7 Cancer Signs Women May Not Recognize
Cancer is a word no woman wants to hear, but when cancer signs are recognized early, women have a much better chance of treating and beating breast cancer, skin cancer, and other forms of cancer. To help with early identification, here are 7 cancer signs women may not recognize as potential early warning signals.
7 cancer signs in women
 Bloating. Many women are familiar with bloating, especially around the time of their period. But if bloating does not go away and lingers for weeks, it could indicate ovarian cancer. Other symptoms of ovarian cancer include pelvic or abdominal pain, having an urgent and frequent need to urinate, and feeling full even when you have eaten very little food. If these warning signs sound familiar, see your doctor.
 Nipple changes. Belly buttons are not the only body part that can be an innie or an outie. If your nipples normally are outies and one or both change to innies, that could be a sign of cancer. However, if one or both nipples have always been innies, then that’s probably their normal state. Changes in nipple appearance or the presence of nipple discharge (in women who are not breastfeeding) can be warning signs of breast cancer and should be checked.
 Pigment changes. Potentially deadly skin cancer called melanoma begins in the pigment-producing cells called melanocytes. Although people usually associated skin cancer with a change in a mole, cancer also can appear as pigment changes, especially in the early stages. Melanoma usually appears on a woman’s back or legs, although it can show up anywhere. See a dermatologist if you have pigment changes.
 Unusual bleeding. Women who experience unusual bleeding, which means between-period spotting (if this is not a normal occurrence) or bleeding after menopause could be showing one of the most common signs of endometrial cancer. Another type of unusual bleeding can occur from the rectum and may indicate colorectal cancer. Signs of blood in the toilet could also indicate bladder or kidney cancer. All types of unusual bleeding should be checked with a physician. Because sometimes it can be difficult to distinguish between unusual bleeding and blood associated with the menstrual cycle, women should take note of any spotting or signs of blood over a period of several weeks so they can tell their doctor.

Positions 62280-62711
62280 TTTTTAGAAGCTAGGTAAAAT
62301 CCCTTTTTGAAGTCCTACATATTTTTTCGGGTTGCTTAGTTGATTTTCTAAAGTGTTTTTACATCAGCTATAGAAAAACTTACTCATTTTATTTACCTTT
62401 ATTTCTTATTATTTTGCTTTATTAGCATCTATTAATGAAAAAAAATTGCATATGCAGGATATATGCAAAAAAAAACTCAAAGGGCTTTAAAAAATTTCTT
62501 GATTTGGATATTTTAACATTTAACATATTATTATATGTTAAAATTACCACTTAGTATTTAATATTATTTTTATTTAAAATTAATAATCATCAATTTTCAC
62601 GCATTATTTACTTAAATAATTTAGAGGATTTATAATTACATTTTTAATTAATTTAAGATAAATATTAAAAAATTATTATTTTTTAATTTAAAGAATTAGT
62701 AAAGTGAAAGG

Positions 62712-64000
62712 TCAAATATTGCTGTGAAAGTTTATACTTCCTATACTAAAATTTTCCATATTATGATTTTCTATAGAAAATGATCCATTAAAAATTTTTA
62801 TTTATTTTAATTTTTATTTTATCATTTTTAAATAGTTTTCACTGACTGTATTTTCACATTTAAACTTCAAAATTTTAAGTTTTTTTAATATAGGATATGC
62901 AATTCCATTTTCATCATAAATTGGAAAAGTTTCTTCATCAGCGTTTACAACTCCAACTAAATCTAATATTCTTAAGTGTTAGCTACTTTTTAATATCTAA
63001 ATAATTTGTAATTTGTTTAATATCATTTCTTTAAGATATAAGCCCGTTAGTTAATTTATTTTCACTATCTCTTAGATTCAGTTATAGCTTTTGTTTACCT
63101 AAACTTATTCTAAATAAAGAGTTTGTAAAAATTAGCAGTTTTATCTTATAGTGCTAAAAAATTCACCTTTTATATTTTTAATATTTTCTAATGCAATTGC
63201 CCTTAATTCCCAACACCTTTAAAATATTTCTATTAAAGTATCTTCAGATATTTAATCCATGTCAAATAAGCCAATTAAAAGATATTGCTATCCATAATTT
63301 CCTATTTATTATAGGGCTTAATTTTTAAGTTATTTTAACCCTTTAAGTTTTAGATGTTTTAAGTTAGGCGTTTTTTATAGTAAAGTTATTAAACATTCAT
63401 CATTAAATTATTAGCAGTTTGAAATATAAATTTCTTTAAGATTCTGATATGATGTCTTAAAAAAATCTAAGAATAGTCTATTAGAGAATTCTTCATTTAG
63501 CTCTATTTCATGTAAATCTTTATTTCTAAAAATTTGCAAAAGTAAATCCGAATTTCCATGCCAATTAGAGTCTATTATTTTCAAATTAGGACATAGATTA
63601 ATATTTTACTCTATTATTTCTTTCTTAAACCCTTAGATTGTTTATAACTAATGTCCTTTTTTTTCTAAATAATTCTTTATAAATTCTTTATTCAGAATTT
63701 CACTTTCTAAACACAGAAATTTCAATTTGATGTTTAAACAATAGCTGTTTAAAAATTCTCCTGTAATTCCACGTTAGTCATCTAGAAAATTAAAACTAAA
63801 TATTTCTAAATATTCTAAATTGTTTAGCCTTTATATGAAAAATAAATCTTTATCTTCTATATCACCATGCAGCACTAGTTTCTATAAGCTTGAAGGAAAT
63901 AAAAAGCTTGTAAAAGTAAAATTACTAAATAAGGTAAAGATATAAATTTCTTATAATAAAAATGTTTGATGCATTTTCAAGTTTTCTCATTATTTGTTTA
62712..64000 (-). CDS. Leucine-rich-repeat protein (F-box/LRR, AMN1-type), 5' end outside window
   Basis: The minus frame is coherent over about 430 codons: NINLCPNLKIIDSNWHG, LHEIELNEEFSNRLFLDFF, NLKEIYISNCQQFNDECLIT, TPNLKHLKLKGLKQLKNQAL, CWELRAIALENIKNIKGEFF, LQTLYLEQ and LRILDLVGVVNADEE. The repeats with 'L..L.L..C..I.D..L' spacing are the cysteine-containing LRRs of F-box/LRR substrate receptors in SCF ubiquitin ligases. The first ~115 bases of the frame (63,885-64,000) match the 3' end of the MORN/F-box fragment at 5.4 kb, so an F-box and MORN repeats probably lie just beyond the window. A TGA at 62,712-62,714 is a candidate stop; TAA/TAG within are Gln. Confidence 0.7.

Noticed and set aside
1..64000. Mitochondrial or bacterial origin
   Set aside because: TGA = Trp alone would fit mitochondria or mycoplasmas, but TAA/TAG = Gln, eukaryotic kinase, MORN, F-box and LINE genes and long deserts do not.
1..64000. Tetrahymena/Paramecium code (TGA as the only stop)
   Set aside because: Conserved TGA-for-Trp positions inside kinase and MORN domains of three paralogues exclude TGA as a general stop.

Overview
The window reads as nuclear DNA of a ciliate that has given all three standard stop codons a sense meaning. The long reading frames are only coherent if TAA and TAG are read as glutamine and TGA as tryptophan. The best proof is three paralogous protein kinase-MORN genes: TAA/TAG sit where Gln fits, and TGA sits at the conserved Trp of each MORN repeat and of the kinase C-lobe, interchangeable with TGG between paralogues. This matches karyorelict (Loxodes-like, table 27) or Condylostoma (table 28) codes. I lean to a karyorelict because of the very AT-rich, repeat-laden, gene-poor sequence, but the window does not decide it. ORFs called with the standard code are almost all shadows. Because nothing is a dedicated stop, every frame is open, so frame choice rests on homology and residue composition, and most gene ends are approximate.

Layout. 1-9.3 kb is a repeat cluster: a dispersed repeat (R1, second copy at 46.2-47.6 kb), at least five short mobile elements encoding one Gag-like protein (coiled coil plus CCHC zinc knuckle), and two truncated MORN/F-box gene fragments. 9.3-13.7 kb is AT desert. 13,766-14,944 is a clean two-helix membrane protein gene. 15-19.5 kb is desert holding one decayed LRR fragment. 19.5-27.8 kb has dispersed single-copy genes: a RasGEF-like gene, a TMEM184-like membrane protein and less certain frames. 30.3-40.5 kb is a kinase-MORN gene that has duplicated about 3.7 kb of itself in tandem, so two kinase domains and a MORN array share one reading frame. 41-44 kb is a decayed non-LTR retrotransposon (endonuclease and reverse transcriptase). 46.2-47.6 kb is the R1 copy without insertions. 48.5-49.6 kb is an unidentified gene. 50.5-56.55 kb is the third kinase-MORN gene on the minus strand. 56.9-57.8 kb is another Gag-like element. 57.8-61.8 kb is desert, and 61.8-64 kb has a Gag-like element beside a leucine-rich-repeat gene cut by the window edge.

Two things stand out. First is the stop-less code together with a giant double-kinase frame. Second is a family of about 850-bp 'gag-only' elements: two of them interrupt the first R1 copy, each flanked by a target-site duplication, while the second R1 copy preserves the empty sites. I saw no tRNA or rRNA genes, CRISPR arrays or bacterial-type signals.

Unusual weight loss. Many women may welcome some unexpected loss of weight, but losing the equivalent of several pounds a week over a month or more is a sign of several health problems. One of those health issues is cancer, while another is hyperthyroidism, which is fairly common in women. If you are not dieting and/or taking diet pills or other medications and you have not significantly increased your physical activity yet have dropped a lot of weight, see your doctor.
 Unexplained fever. An elevated temperature is a sign of infection, and if you don’t have the flu or another type of infection, then fever may indicate cancer. Fever related to cancer typically lasts more than three days and can be low or high. Both lymphoma and leukemia are cancers that have fever as an early sign. Naturally, fever can be a sign of many health problems, but persistent fever should be checked by a physician so you can tackle whatever the problem may be.
 Persistent cough. A persistent cough is defined as one that lasts about 3 to 4 weeks or 8 weeks or longer, depending on which experts you consult. However, even 3 weeks is a long time to live with a lingering cough. Although a persistent cough may be associated with colds, allergies, and flu, it also can be a sign of lung cancer. Any persistent cough should be checked by a healthcare provider, especially if you are among the 17.2 percent of adult women in the United States who smoke.